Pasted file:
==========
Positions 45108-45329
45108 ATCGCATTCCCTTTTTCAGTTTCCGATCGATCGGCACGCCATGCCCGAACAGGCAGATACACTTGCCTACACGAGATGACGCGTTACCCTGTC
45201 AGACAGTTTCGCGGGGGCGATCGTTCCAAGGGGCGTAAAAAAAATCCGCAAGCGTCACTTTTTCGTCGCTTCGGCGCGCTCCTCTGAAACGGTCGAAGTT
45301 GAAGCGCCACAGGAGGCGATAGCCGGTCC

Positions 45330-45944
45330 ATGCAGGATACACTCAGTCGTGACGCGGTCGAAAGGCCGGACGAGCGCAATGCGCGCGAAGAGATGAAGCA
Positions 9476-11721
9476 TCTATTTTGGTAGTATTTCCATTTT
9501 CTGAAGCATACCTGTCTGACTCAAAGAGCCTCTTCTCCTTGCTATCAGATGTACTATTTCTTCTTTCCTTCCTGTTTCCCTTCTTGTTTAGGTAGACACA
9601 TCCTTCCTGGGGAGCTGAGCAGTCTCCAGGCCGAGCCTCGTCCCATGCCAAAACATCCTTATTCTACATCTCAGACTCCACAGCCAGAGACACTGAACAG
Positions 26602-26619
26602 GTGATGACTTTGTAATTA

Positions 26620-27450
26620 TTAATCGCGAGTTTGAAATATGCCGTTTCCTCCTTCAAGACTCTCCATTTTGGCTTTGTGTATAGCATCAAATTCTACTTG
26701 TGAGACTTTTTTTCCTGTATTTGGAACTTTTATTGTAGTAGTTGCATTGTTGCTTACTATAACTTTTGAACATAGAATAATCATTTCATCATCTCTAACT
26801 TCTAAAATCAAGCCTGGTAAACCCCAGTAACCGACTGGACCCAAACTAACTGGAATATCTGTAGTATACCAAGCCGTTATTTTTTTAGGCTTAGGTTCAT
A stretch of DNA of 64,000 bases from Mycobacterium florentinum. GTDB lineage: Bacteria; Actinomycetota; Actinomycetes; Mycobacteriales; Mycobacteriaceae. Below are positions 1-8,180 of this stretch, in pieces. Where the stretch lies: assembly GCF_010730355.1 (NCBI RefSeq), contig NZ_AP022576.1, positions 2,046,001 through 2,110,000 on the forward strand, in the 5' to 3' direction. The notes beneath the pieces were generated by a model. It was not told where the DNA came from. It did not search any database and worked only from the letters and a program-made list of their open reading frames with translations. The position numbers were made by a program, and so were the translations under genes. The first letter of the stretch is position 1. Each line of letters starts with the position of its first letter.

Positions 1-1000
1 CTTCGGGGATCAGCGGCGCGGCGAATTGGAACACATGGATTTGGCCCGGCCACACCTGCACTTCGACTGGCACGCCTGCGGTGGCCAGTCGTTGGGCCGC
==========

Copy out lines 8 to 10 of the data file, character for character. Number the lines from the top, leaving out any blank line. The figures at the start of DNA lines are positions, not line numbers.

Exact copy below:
9476 TCTATTTTGGTAGTATTTCCATTTT
9501 CTGAAGCATACCTGTCTGACTCAAAGAGCCTCTTCTCCTTGCTATCAGATGTACTATTTCTTCTTTCCTTCCTGTTTCCCTTCTTGTTTAGGTAGACACA
9601 TCCTTCCTGGGGAGCTGAGCAGTCTCCAGGCCGAGCCTCGTCCCATGCCAAAACATCCTTATTCTACATCTCAGACTCCACAGCCAGAGACACTGAACAG